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作者 Hammar, Lawrence James
書名 Sex and political economy in the South Fly: Daru island, Western Province, Papua New Guinea
說明 633 p
附註 Source: Dissertation Abstracts International, Volume: 57-02, Section: A, page: 0739
Adviser: Shirley Lindenbaum
Thesis (Ph.D.)--City University of New York, 1996
This dissertation recounts the results of ethnographic research carried out on Daru island, capital of Western Province, Papua New Guinea. Using various research instruments and strategies--among them, participant/observation, structured interviews, systematic observation, recorded sexual life history interviews, and archival research--I stake out the ethnic, alcoholic, sexual, financial, and even symbolic parameters of a multi-faceted and deeply-entrenched sex industry. This sex industry appears to take several more or less distinct labor forms. Those include a "freelance" form, in which women sell sexual services for money, beer, and food themselves at various drinking establishments throughout the island; a "family" form, in which largely male relatives arrange and facilitate the sale of sexual services of their female relatives in exchange for beer and money; a "sex broker" form, in which various sex brokers arrange and facilitate sexual encounters in both directions. They find female drinking and sexual partners among a coherent cohort for businessmen, clerks, government officials, and villagers. To a lesser extent, they find paying male partners for those same women who indicate a desire to drink alcohol and earn money; and finally, a form known elsewhere in the country as tu kina bus, or two dollar bush prostitution, known on Daru by the term and locale: sagapari, or "small mangrove garden." I set the development and persistence of this sex industry within the context of several factors: the near complete and total absence of women's "sexual citizenship," the presence of several sexual double standards, and a high degree of non-consensual sex; mass migrations of some ethnic groups from their villages to Daru and to other sites of sex industries, namely timber camps and sawmills; contact with Westerners during and following the colonial period and the increasing commodification of goods and services; "cultural" factors which influence the participation historically of some ethnic groups over others in various kinds of prostitution; and several ecological, political, and economic crises occurring simultaneously throughout the region. This sex industry has a number of serious social and medical precursors and consequences, among them, barriers to greater condom usage, an increasing sexually transmitted disease (STD) caseload and a perhaps imminent explosion in transmission of the human immunodeficiency virus (HIV). This dissertation concludes by examining the fitness of anthropologists and anthropological theory to conduct the kind of sex research necessary to help stem the tide of future transmission and to intervene in similar sex industries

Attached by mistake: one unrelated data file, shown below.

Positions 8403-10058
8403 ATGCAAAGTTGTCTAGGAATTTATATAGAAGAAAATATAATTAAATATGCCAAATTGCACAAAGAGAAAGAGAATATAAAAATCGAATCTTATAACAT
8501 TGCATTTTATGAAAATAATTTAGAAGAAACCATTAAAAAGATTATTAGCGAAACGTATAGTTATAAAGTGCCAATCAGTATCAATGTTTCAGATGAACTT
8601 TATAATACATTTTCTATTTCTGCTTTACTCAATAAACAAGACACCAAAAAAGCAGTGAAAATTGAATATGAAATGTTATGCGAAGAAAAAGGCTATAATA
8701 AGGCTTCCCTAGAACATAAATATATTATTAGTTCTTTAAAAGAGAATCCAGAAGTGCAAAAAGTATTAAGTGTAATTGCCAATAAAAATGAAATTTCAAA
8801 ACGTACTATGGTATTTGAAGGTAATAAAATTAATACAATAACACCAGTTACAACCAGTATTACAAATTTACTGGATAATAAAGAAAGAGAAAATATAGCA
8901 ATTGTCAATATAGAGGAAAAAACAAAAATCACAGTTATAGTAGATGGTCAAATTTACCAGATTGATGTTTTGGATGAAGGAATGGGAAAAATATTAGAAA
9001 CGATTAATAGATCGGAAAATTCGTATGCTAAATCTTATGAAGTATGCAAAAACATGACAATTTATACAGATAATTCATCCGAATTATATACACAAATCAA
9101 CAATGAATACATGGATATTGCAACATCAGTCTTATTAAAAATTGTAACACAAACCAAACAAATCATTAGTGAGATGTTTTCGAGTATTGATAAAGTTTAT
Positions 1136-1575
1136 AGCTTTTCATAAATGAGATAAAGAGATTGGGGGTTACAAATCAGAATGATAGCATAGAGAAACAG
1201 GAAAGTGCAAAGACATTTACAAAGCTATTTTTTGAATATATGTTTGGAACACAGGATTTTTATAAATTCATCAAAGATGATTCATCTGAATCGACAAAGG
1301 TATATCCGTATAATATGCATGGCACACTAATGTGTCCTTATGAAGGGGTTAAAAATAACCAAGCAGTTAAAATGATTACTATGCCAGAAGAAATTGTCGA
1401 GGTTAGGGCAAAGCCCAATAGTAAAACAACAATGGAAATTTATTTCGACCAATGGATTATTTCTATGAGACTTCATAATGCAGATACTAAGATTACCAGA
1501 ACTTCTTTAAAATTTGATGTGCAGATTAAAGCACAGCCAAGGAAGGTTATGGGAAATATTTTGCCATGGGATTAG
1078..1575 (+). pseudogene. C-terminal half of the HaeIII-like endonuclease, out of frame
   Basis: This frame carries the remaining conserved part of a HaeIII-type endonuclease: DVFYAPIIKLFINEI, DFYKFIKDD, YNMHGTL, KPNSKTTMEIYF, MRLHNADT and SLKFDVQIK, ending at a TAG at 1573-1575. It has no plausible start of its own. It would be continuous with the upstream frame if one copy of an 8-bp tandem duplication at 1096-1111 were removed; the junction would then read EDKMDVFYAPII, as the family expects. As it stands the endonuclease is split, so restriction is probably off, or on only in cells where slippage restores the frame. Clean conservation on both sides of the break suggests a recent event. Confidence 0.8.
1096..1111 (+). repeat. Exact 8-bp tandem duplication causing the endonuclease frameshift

School code: 0046
Host Item Dissertation Abstracts International 57-02A
主題 Anthropology, Cultural
Health Sciences, Public Health
0326
0573
Alt Author City University of New York
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